Thu 14 Jul 2016
Key areas to look at when deciding on the right décor for your Victorian property
Victorian houses will always be popular because of their good proportions, large windows and wealth of attractive original features. But what happens when some of these coveted “assets” don’t mesh with your interior design style?
If it isn’t “in keeping”, is it out of the question?
When you move into a Victorian house, the kitchen may need work to bring it up to scratch. Sometimes, extending into the side return is an option, or a new layout and fresh fittings may suffice.
For those keen on era-appropriate kitchen styles, Shaker-inspired cabinets have a traditional feel, but mesh well with modern appliances and finishes, such as composite worktops. Incorporating period details such as tongue and groove will further enhance the mix.
…or contemporary cook space
Working with a similar palette, but aiming for a more contemporary feel, this bespoke kitchen features sleek, slab-front doors with fashionable T-bar handles. The antiqued bronze mirror splashback and oversized chandelier bring a dose of old Hollywood glamour, but with a modern twist.
Fireplaces are always seen as an attractive asset in a period home, but some from the turn of the century can include some pretty lairy tile combinations. This serene space proves it’s possible to juxtapose old and new through a careful use of colour.
Painting the room (and the fire surround) in neutral white and pale grey ensures a seamless backdrop, with interest added by the turquoise tiles. Wooden accessories in a similar tone to the brown hearth lend cohesiveness, while flashes of yellow bring the whole scheme together.
…or wood-burning stove
Open fires do have drawbacks in terms of draughtiness and inefficiency. For a potentially more practical heat source, why not consider installing a wood-burning stove?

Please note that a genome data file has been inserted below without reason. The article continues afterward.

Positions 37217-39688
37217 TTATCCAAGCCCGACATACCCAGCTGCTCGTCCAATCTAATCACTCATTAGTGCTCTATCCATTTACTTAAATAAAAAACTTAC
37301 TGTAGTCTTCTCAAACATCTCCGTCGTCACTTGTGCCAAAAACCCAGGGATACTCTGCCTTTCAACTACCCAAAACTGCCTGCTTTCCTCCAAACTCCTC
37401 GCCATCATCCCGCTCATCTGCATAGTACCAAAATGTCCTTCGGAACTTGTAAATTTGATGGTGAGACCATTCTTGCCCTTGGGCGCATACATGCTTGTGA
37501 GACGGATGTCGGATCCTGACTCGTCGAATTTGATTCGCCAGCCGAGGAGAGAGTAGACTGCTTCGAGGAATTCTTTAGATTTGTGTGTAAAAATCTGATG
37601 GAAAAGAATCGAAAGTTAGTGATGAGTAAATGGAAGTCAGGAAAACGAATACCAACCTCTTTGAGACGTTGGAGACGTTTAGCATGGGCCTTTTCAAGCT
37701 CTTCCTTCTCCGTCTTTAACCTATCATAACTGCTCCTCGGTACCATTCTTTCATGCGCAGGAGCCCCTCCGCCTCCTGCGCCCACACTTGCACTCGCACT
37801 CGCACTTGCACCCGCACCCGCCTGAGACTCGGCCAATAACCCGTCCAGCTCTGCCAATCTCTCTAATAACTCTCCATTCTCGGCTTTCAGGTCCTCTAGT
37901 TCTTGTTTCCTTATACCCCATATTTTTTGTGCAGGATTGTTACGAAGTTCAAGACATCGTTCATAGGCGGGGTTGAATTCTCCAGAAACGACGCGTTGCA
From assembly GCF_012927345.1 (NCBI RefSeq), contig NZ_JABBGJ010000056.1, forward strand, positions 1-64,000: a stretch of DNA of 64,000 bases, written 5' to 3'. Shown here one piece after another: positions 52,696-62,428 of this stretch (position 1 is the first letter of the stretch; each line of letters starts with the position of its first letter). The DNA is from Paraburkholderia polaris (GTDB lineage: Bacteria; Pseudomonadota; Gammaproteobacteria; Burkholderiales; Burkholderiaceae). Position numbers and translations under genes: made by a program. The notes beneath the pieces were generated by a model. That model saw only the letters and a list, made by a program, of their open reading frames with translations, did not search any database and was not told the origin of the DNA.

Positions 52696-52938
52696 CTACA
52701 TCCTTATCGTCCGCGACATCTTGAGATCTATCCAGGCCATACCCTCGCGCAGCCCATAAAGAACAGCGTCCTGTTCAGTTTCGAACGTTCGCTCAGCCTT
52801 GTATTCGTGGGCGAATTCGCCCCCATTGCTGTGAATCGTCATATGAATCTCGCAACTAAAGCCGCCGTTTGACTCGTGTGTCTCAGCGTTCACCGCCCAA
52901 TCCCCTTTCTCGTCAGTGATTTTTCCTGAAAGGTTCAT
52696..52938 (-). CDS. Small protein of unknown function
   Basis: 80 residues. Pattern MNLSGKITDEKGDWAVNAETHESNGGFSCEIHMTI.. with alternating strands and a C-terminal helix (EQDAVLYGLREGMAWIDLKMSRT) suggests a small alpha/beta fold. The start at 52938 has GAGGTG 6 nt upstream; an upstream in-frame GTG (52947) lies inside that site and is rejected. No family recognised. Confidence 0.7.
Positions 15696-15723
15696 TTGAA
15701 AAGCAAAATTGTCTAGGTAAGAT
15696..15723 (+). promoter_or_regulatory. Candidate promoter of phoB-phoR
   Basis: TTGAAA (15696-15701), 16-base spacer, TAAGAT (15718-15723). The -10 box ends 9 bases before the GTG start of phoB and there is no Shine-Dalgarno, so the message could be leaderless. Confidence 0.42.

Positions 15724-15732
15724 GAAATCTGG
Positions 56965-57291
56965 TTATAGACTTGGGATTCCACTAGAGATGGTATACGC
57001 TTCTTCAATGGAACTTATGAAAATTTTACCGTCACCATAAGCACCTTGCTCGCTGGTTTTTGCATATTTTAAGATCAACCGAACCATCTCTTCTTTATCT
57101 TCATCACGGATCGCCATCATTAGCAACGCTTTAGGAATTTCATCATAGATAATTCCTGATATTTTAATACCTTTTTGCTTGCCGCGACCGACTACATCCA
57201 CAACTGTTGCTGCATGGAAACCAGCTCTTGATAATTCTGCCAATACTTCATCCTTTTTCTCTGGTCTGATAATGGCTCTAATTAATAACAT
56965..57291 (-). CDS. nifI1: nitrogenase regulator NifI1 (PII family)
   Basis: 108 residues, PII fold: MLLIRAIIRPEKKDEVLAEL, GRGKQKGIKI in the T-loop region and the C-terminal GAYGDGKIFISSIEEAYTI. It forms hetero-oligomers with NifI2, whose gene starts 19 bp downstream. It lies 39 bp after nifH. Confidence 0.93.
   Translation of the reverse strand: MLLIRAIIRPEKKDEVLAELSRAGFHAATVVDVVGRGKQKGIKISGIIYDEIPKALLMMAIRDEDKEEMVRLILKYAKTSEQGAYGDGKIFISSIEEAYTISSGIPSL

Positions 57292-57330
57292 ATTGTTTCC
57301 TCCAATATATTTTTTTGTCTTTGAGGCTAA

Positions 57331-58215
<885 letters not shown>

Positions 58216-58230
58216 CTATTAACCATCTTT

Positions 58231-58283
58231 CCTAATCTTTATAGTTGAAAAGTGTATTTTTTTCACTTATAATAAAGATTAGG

Opening up a brick-built chimney is usually a simple job for a builder or professional stove-fitter.
Classic picture rail…
Architrave rails make an elegant addition to a Victorian property.
In rooms with particularly high ceilings, painting the picture rail and above white to match the ceiling has the effect of visually lowering the height of the room. This can be advantageous if the space feels cavernous.
If your dimensions are less grand, taking the same colour of paint over the picture rail and up to meet either the ceiling or coving will elevate the height of the room. It also gives a cleaner, less fussy look.
…or seamless style
If you’re aiming for a simple, contemporary pad, you may want to do away with your picture rail altogether. In rooms where there are lots of interruptions to the run of the rail – cupboards, a sloping ceiling, windows – it can often look better to go without. And skipping the picture rail gives you more freedom to play with the rest of the décor without being tied to a pseudo-Victorian scheme.
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